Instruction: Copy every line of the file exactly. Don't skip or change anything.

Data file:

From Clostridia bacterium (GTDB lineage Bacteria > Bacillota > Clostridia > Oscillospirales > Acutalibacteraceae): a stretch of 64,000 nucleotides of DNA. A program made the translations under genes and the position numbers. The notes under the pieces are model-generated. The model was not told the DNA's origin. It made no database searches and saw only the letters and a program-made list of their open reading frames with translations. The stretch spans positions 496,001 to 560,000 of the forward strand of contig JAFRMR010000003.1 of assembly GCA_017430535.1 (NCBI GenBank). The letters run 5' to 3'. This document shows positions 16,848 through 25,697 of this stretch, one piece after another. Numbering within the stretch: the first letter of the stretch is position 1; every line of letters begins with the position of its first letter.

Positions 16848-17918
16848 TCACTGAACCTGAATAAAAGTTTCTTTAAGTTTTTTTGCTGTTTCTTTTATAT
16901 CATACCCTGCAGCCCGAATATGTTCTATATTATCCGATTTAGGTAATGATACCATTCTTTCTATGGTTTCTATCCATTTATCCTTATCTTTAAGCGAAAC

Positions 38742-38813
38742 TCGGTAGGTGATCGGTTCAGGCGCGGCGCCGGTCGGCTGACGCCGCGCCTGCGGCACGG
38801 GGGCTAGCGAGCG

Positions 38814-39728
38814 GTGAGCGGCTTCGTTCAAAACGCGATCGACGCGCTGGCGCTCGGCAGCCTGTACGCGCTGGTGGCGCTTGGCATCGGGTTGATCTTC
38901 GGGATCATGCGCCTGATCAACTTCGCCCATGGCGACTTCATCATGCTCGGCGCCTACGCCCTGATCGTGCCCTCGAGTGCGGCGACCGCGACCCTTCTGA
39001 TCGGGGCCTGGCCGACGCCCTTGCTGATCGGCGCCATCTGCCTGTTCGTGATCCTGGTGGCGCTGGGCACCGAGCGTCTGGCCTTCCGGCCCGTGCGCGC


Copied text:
From Clostridia bacterium (GTDB lineage Bacteria > Bacillota > Clostridia > Oscillospirales > Acutalibacteraceae): a stretch of 64,000 nucleotides of DNA. A program made the translations under genes and the position numbers. The notes under the pieces are model-generated. The model was not told the DNA's origin. It made no database searches and saw only the letters and a program-made list of their open reading frames with translations. The stretch spans positions 496,001 to 560,000 of the forward strand of contig JAFRMR010000003.1 of assembly GCA_017430535.1 (NCBI GenBank). The letters run 5' to 3'. This document shows positions 16,848 through 25,697 of this stretch, one piece after another. Numbering within the stretch: the first letter of the stretch is position 1; every line of letters begins with the position of its first letter.

Positions 16848-17918
16848 TCACTGAACCTGAATAAAAGTTTCTTTAAGTTTTTTTGCTGTTTCTTTTATAT
16901 CATACCCTGCAGCCCGAATATGTTCTATATTATCCGATTTAGGTAATGATACCATTCTTTCTATGGTTTCTATCCATTTATCCTTATCTTTAAGCGAAAC

Positions 38742-38813
38742 TCGGTAGGTGATCGGTTCAGGCGCGGCGCCGGTCGGCTGACGCCGCGCCTGCGGCACGG
38801 GGGCTAGCGAGCG

Positions 38814-39728
38814 GTGAGCGGCTTCGTTCAAAACGCGATCGACGCGCTGGCGCTCGGCAGCCTGTACGCGCTGGTGGCGCTTGGCATCGGGTTGATCTTC
38901 GGGATCATGCGCCTGATCAACTTCGCCCATGGCGACTTCATCATGCTCGGCGCCTACGCCCTGATCGTGCCCTCGAGTGCGGCGACCGCGACCCTTCTGA
39001 TCGGGGCCTGGCCGACGCCCTTGCTGATCGGCGCCATCTGCCTGTTCGTGATCCTGGTGGCGCTGGGCACCGAGCGTCTGGCCTTCCGGCCCGTGCGCGC